OnDemand WTP Pricing Research

Discussion: Are retailers’ pricing strategies too complicated? | RetailWire

According to a survey by Software Advice, 52 percent of retailers use more than 10 pricing tactics, although most revolve around a strategy of discounting.

The study questioned retailers about their experiences with 13 different pricing approaches and found only two percent used two or fewer pricing tactics.

The top eight were:

1. Discount: Discounts based on either product quantity, customer loyalty or tied to specific promotions.

2. Bundle: Multiples of the same product are sold together for a single price, typically lower than purchased individually.

3. Below competition: Products priced lower than the closest competitor pricing.

4. MSRP (manufacturer’s suggested retail price): Designed to maintain the manufacturer’s margins and brand perception.

5. Odd pricing: Ending prices in odd figures, such as 99 cents, for a psychology play on consumers.

 

Top Comments

 

Retailer pricing strategies are too complex if the consumer doesn’t respond to them.

The interesting question not addressed in this survey is how consumers actually go about researching and comparing prices. Such a survey would undoubtedly show that consumers price shop and compare retailer store prices with those found online, typically long before checkout.

It is interesting that online consumers can see a “final price” in the cart BEFORE checkout. Often you don’t see the final discounted price in-store until the item has been rung up on the cash register.

In the future a critical question may be how consumers vote based on price transparency and ease of price comparison.

Chris Petersen, PhD, President, Integrated Marketing Solutions

This past Thanksgiving, my wife placed the shopping ads in my lap and said, “So what’s the price I’m going to pay for a turkey”? After looking at the ads, I shrugged my shoulders and said, “I don’t have a clue!”

In short, it has become in many cases from all different types of retailers beyond “ridiculi” (Scanner’s plural for ridiculous).

For grocery retailers in particular, the pricing strategies and quantity of pricing programs have made things so complex that nearly every item on the shelf in some stores is tagged or signed in some way shape or form. This is in addition to aisle stacks making many aisles so difficult to maneuver that it is impossible to thoroughly shop the store. Then they wonder why same-store sales increases are so difficult to achieve.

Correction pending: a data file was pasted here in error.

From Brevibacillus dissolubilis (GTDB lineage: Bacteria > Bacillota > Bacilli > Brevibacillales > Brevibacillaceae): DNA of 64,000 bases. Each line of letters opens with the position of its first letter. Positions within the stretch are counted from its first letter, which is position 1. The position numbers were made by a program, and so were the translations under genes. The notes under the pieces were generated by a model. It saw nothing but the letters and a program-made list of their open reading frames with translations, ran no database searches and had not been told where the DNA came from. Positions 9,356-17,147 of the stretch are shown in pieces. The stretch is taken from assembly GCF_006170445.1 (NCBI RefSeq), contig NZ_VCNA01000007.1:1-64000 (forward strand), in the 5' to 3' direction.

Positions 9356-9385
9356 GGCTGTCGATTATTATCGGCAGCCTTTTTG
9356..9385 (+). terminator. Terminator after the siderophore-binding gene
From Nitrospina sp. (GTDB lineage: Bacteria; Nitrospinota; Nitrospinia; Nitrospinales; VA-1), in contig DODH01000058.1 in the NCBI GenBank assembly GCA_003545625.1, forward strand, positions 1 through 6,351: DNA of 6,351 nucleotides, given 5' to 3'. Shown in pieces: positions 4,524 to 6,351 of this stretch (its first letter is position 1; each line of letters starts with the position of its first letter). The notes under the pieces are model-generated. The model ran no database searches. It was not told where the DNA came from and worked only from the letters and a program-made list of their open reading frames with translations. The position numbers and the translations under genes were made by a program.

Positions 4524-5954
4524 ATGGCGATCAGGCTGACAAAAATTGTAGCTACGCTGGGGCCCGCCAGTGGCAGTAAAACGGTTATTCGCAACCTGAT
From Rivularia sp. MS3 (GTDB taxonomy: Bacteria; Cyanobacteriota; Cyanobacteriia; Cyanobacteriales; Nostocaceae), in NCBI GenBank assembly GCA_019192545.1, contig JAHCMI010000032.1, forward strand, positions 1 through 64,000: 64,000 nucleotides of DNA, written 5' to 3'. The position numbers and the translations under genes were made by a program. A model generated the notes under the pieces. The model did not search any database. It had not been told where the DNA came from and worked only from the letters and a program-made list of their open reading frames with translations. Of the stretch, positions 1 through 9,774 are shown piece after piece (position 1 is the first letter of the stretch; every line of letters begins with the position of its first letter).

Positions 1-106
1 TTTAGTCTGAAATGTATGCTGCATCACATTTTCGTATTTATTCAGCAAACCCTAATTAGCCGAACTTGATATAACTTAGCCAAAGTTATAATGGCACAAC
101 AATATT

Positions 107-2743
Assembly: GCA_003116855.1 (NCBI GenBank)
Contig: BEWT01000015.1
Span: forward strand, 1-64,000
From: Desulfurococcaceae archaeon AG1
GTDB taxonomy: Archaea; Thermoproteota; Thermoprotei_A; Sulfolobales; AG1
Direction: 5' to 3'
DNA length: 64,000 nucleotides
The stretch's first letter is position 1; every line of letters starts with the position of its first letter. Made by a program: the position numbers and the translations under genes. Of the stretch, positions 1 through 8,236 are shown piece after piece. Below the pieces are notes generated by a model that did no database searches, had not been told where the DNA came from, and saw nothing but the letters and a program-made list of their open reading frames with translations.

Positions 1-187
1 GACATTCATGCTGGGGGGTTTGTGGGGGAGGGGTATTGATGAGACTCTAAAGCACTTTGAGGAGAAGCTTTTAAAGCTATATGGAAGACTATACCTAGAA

From my view, every customer that walks through the door is your best customer. Give them the best value, play it straight and don’t make them have to be a mathematician to determine how the items are going to ring up at the register. If you feel you must make them swipe a card to get it, so be it, but don’t challenge their intellect. They are smarter than you think at determining value and that equation includes more than the final price they are paying and whether or not you are gaming them.

Utilization of price management software doesn’t have to make the simple be complex. Yet that yearning by many to find that silver bullet makes many think that there has to be more to it. There isn’t.

Simple, easy and with clarity, and your consumer will reward you in their value equation.

‘Scanner’

Thinking of the long-standing game show The Price Is Right, if retailers feel that their pricing complexities help consumers “come on down,” then I’m sure they will continue to produce numerous layers of pricing and strategies.

Software capabilities have actually added to the confusion, making it easier for retailers to adjust on the fly and justify it all with fancy algorithms. Honest, base everyday pricing must be solidly established before adding promotional complexity. I fear that some retailers no longer have that solid foundation.

Dave Wendland, Vice President, Hamacher Resource Group

 

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RetailWire Discussion: Are retailers’ pricing strategies too complicated?